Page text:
A fully-autonomous, AI powered marine research vessel to self-navigate across the Atlantic autonomously.
The Mayflower Autonomous Ship (MAS) will trace the route of the original 1620 Mayflower to commemorate the 400th anniversary of the famous voyage.
Sailing from Plymouth, UK, to Plymouth, Massachusetts, with no human captain or crew, it will become one of the first full-sized, fully autonomous vessels to cross the Atlantic. The mission will further the development of autonomous ships and transform the future of marine research.
IBM and marine research organisation Promare will conduct the trial on a manned research vessel off the coast of Plymouth, UK.
The aim is to evaluate how the vessel uses its onboard AI and edge computing systems to safely navigate around ships, buoys and other ocean hazards that it is expected to meet during its record-breaking attempt on 16 September.
Don Scott, CTO of the Mayflower Autonomous Ship, said: "While the autonomous shipping market is set to grow from $90bn today to over $130bn by 2030*, many of today's autonomous ships are really just automated - robots which do not dynamically adapt to new situations and rely heavily on operator override.
"Using an integrated suite of IBM's AI, cloud, and edge technologies, we are aiming to give the Mayflower full autonomy and are pushing the boundaries of what's currently possible."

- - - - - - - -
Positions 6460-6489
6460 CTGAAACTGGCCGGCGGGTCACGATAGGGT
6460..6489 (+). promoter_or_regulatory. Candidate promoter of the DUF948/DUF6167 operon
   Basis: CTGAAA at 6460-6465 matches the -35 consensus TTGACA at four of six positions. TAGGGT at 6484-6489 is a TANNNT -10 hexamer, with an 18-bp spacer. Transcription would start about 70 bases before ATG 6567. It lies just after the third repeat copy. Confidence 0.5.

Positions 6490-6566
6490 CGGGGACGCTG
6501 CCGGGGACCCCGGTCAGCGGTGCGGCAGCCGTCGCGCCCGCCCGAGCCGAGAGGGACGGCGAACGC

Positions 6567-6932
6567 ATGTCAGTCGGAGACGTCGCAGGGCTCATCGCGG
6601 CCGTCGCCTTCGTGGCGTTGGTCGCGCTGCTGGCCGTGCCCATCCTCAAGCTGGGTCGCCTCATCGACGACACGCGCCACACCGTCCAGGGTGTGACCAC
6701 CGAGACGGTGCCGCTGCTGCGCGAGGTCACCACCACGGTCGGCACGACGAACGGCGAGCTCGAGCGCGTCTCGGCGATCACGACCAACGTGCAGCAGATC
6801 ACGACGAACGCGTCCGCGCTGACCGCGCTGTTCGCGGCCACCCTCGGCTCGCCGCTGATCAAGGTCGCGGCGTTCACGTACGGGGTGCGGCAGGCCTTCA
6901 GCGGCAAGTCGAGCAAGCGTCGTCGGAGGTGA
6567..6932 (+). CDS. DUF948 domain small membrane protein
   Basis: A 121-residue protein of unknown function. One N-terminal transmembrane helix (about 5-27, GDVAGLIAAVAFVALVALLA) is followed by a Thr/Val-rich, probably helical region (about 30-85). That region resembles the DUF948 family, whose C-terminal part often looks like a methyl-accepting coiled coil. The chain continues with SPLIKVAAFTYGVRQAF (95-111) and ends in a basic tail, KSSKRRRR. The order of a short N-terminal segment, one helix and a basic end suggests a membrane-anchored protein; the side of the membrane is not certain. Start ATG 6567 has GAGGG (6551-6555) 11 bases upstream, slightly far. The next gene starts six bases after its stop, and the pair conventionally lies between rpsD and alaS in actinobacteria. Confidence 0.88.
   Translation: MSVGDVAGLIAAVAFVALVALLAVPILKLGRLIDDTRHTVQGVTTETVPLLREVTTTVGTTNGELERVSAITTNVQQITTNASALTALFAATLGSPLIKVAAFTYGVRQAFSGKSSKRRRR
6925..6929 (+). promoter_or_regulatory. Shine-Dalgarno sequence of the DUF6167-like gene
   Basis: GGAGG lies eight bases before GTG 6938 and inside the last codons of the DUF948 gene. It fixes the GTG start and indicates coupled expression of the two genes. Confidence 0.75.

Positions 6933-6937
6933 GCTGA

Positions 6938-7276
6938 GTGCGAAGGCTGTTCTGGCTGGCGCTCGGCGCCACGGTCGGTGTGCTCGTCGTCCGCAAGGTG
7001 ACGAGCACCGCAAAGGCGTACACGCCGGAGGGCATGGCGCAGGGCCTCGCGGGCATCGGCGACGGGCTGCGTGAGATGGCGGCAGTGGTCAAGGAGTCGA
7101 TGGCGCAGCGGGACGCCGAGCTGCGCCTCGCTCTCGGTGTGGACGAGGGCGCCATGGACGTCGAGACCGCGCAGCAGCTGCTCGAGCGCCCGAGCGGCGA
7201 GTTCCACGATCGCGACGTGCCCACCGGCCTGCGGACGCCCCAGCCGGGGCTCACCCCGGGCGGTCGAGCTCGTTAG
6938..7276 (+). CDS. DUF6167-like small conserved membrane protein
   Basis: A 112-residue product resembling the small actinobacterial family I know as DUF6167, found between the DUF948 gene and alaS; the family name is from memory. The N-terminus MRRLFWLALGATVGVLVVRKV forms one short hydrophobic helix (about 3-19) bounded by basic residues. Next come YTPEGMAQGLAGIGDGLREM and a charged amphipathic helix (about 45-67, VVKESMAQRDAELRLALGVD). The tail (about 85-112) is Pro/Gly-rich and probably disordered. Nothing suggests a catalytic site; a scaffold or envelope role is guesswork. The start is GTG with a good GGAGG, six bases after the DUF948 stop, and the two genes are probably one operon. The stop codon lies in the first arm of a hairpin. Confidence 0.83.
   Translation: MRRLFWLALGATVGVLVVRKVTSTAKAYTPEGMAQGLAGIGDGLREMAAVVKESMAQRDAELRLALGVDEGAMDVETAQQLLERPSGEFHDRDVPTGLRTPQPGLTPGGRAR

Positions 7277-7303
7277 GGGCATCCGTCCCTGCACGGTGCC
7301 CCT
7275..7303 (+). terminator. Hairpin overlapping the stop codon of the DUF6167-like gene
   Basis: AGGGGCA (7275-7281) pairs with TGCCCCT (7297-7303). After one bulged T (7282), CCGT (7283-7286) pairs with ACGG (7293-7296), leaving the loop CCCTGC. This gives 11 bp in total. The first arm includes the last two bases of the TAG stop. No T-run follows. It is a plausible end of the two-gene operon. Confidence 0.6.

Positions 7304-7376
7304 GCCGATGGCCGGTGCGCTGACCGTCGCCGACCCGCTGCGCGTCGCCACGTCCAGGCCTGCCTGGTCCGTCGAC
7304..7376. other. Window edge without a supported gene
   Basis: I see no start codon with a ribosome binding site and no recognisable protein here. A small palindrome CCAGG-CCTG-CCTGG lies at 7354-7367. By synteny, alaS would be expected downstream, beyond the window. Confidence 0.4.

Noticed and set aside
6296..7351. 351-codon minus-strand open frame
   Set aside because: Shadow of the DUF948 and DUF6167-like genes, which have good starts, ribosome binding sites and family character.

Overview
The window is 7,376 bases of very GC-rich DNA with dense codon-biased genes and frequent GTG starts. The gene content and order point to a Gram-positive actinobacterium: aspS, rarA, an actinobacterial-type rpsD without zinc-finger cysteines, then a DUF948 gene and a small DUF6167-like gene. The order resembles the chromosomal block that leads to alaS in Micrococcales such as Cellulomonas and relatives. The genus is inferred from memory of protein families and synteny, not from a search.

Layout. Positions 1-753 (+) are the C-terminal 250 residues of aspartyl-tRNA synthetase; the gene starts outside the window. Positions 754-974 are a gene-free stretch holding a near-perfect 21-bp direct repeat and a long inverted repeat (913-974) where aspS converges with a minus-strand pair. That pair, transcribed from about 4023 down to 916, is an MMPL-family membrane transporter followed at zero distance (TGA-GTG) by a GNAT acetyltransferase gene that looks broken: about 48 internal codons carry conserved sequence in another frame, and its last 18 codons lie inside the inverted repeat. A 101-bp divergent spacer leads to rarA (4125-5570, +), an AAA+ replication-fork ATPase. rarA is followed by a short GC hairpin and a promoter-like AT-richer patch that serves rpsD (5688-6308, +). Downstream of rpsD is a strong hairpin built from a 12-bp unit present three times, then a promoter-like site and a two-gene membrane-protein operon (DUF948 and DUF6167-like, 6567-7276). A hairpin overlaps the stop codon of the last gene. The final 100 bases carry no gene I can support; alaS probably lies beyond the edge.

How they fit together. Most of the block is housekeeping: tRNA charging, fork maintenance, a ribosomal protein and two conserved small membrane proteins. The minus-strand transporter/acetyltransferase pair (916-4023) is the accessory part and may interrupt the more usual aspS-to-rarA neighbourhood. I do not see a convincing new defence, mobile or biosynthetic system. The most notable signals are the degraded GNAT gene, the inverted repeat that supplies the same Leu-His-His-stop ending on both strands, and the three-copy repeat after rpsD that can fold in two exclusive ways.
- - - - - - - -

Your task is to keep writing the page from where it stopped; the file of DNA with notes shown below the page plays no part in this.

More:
Our Ocean Planet
The World Ocean contains more than half of all life on Earth, covers over 70 percent of its surface and contains 97percent of its water. It regulates the Earth’s climate and acts as a crucial sink of excess heat and carbon.
If we want to protect it, we have to understand it. If we want to understand it, we need more data about it.
The Mayflower Autonomous Ship (MAS) is a grass roots initiative led by marine research non-profit ProMare with support from IBM and a global consortium of partners. Working in tandem with oceanographers and other vessels, MAS provides a flexible, cost-effective and safe option for gathering critical data about the ocean. It can spend long durations at sea, carrying scientific equipment and making its own decisions about how to optimize its route and mission.
With no human captain or onboard crew, MAS uses the power of AI and automation to traverse the ocean in its quest for data and discovery.
The ship’s AI Captain performs a similar role to a human captain. Assimilating data from a number of sources, it constantly assesses its route, status and mission, and makes decisions about what to do next. Cameras and computer vision systems scan the horizon for hazards, and streams of meteorological data reveal potentially dangerous storms. Machine learning and automation software ensure that decisions are safe and in-line with collision regulations.
Small, lightweight edge devices provide just enough local compute power for the ship to operate independently, even without connectivity or remote control. When a connection becomes available, the systems sync with the cloud, enabling updates and data upload.